I guess it still comes down the simple truth that there are no hard rules. There are only general guidelines. In general, players in their early to mid 30s will decline … but every now and again an Edgar Martinez or Gary Sheffield or Chipper Jones will keep playing at a high level after 33. In general, signing a player to a very long contract will hurt the team toward the end but every now and again a long-term Derek Jeter signing will be like hitting the jackpot. Exceptions do happen. And if you hit on one of those exceptions, really good things will usually follow.
* * *
All this brings us to Zack Greinke. I have been following Greinke since he was 18 years old and drafted by the Kansas City Royals in 2002. He has always been a different breed of cat. People are aware of the various social anxiety and depression issues he has battled in his life. He walked away from the game when he was 22 and, for a time anyway, was thoroughly serious about never coming back. He thought about trying to become a pro golfer (something Robin Yount also thought about) and he thought about coming back to the game as a shortstop. He met with a psychologist, began taking medication, and those things helped modulate some of his biggest fears and lowest depths. He returned to the game and reached spectacular heights.
He has always looked at everything a little bit differently. I remember seeing him pitch at the Futures Game, I guess this goes back to 2003, and it was a day when pitchers were just lighting up the radar gun. Why not? They were young, they were healthy, their arms felt magnificent, it's only natural to see if you can post triple digits on the gun. Greinke, though, did exactly the opposite. He was 19 then, and he purposely threw slower. Oh, he could throw high 90s if he wanted, maybe even 100 if he really let go. But he didn't let go. He wanted to see if he could get people out without breaking 90. He was disappointed because he threw 92. It was … well … different. I remember talking about it with his catcher that day, a 20-year-old named Joe Mauer. It was clear that Mauer, like everyone else, wasn't quite sure what to make of Zack Greinke.
Greinke came up to the big leagues at 20 and was immediately fascinating as a pitcher. He just wasn't like anybody else. He wanted to throw a curveball so slow it would not even trigger the radar gun -- he once struck out Jim Thome on a 55-mph variety curve. He tried a quick pitch a couple of times. He fooled around with his windup. He threw his fastball at any number of different speeds … though never the fastest he could throw. He liked talking more about his hitting than his pitching. He would tell us, "Oh, I could throw 95 or 98 if I wanted. But I don't think I could control it." And he would smirk. He always smirked after his best quotes, like he was just having a gag. Maybe he was. Maybe he wasn't really smirking, maybe it was just a nervous tick. He really did not like talking to reporters.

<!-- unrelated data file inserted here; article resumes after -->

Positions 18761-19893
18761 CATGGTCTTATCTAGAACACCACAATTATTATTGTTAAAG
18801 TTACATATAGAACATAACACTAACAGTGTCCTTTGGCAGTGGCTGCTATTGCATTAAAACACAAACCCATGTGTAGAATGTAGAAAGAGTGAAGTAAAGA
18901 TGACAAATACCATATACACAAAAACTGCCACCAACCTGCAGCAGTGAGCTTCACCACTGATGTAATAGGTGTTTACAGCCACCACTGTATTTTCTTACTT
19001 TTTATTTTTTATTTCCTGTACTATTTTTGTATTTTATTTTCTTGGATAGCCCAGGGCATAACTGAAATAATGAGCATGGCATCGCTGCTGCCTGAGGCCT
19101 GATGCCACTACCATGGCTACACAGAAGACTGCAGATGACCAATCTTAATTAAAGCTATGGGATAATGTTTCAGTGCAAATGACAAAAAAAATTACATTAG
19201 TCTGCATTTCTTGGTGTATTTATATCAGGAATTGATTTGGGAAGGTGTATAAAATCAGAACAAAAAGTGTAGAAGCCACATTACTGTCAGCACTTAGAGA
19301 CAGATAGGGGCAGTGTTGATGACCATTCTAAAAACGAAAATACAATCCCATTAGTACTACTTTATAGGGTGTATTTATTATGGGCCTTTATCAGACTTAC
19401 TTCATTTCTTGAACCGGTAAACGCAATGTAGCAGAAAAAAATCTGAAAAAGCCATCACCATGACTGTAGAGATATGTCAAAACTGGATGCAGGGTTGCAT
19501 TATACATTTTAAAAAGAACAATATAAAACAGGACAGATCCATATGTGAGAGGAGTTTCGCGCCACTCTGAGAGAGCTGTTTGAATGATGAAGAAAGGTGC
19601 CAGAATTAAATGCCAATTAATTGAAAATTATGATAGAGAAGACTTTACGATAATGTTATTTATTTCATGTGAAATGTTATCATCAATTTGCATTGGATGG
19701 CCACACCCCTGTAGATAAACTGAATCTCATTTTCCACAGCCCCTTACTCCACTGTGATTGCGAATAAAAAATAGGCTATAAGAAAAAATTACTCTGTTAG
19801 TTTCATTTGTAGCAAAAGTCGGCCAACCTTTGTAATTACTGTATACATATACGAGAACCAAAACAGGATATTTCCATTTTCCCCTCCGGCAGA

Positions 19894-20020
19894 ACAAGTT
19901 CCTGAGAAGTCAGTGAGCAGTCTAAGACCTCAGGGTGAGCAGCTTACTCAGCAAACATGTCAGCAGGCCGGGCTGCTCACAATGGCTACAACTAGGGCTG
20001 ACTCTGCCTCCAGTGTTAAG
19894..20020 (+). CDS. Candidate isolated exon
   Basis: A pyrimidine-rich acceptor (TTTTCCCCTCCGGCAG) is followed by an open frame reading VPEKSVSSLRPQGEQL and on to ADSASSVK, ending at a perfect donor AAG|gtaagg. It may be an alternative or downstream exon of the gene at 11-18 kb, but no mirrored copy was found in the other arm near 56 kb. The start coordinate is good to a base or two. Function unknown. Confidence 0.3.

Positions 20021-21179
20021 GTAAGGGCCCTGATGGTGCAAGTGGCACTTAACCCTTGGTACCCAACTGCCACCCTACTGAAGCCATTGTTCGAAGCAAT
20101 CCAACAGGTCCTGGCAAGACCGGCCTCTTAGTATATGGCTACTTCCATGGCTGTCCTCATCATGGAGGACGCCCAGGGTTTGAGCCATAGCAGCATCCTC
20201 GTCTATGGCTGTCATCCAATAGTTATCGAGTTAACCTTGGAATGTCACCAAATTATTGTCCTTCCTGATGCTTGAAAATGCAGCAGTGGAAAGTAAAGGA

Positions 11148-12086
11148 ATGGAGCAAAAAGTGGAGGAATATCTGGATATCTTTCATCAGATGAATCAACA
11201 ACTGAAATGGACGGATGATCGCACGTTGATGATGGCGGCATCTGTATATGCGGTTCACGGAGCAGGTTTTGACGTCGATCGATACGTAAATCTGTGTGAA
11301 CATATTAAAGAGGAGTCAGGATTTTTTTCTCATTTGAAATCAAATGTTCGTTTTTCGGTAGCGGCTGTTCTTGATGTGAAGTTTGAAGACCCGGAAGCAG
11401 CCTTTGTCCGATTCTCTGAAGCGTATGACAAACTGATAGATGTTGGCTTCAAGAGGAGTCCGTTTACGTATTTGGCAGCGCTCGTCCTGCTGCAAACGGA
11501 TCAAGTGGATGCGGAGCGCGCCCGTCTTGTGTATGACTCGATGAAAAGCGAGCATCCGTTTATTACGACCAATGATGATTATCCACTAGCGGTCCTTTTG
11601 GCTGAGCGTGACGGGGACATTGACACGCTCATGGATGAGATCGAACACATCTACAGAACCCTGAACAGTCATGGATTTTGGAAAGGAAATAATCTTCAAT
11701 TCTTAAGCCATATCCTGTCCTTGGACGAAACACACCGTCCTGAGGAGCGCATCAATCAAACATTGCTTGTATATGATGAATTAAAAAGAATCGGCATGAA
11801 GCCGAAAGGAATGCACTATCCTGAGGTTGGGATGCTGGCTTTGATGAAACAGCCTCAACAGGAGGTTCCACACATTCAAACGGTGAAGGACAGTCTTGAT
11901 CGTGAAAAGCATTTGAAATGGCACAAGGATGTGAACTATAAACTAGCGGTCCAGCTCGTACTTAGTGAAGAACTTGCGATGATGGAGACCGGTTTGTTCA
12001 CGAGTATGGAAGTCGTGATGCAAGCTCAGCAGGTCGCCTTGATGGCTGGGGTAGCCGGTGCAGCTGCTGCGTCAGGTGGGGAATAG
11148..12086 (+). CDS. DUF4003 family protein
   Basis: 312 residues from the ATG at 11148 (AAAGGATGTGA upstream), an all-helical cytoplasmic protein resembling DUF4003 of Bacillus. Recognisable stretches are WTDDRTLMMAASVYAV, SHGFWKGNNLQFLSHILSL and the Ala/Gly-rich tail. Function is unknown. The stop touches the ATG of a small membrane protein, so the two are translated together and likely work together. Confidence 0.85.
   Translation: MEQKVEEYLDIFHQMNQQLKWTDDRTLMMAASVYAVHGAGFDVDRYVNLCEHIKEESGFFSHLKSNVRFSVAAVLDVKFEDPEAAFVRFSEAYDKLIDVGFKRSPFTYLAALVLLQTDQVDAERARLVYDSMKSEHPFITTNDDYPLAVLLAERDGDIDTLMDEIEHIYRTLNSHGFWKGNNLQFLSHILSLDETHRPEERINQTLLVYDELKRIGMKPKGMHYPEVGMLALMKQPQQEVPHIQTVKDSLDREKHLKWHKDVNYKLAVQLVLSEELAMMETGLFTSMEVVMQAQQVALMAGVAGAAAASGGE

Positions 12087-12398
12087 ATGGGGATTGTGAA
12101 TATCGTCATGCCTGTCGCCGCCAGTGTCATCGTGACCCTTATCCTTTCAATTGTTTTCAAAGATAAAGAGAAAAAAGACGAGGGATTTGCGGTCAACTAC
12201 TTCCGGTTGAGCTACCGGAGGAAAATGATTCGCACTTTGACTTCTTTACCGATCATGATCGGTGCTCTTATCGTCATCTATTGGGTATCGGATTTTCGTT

In 2005, he failed for the first time as a pitcher. And failed. And failed. He lost 17 games, the league hit .309 against him, he couldn't miss a bat. And the Royals were a miserable team, worse than usual, a manager quit in the middle of the year, an interim stuck around for a while, Buddy Bell came in just in time to guide the Royals on a 20-game losing streak. The accepted low point for Greinke happened in Arizona: Bell left him out there to give up 15 hits and 11 runs in 4 1/3 inning (though Greinke did hit his first big league homer after saying before the game that he would). This was at a time when the Royals wondered if they hadn't babied Greinke too much.
Anyway, I don't think that was the low point. The 20-game losing streak began about six weeks later. That streak included:
• A blown 5-0 lead
• A blown 4-0 lead
• A blown 4-1 lead
• A 16-1 loss
• An 11-0 loss
• A blown 5-run lead in the ninth by allowing 11 runs, a meltdown highlighted by a dropped fly ball.
• A blown 2-0 lead
• An 11-3 loss
• An 11-5 loss
Greinke made four starts during that astonishing stretch of horror, pitched terribly, and I have to think that was the low point, to pitch poorly when surrounded by a sea of losing. It's hard to imagine it getting much lower in big league baseball. Here he as, 21 years old, widely viewed as baseball's next great pitcher, and he was on a historically awful team in a Midwestern town that had not been a factor in the game for almost two decades. Just about every time he pitched a baseball, it would get crushed into a gap somewhere. The few times someone did hit a ball at a fielder, there was only a moderate chance it would be turned into an out. Add in his anxieties, his inability to handle much of what life threw at him, his competitive streak, his uncertainty about Kansas City baseball and everything else, it's clear why Zack Greinke was a very unhappy, confused and troubled young man. The following spring, he briefly quit.
After he decided to come back to the game, after he determined that he wanted to be a great pitcher and committed himself to that, he became a great pitcher. First he pitched in the bullpen, then he became a starter, then he became a dominant starter. His 2009 season might be the best of the last decade.
Best seasons from 2003-2012 (adding together Fangraphs and Baseball Reference WAR):
1. Zack Greinke, 2009, 19.4
2. Randy Johnson, 2004, 18.0
3. Roy Halladay, 2011, 16.6
4. Johan Santana, 2004, 16.1
5. Roy Halladay, 2003, 15.7
(tie) Pedro Martinez, 2003, 15.7
7. Justin Verlander, 2011, 15.3
8. Tim Lincecum, 2009, 15.1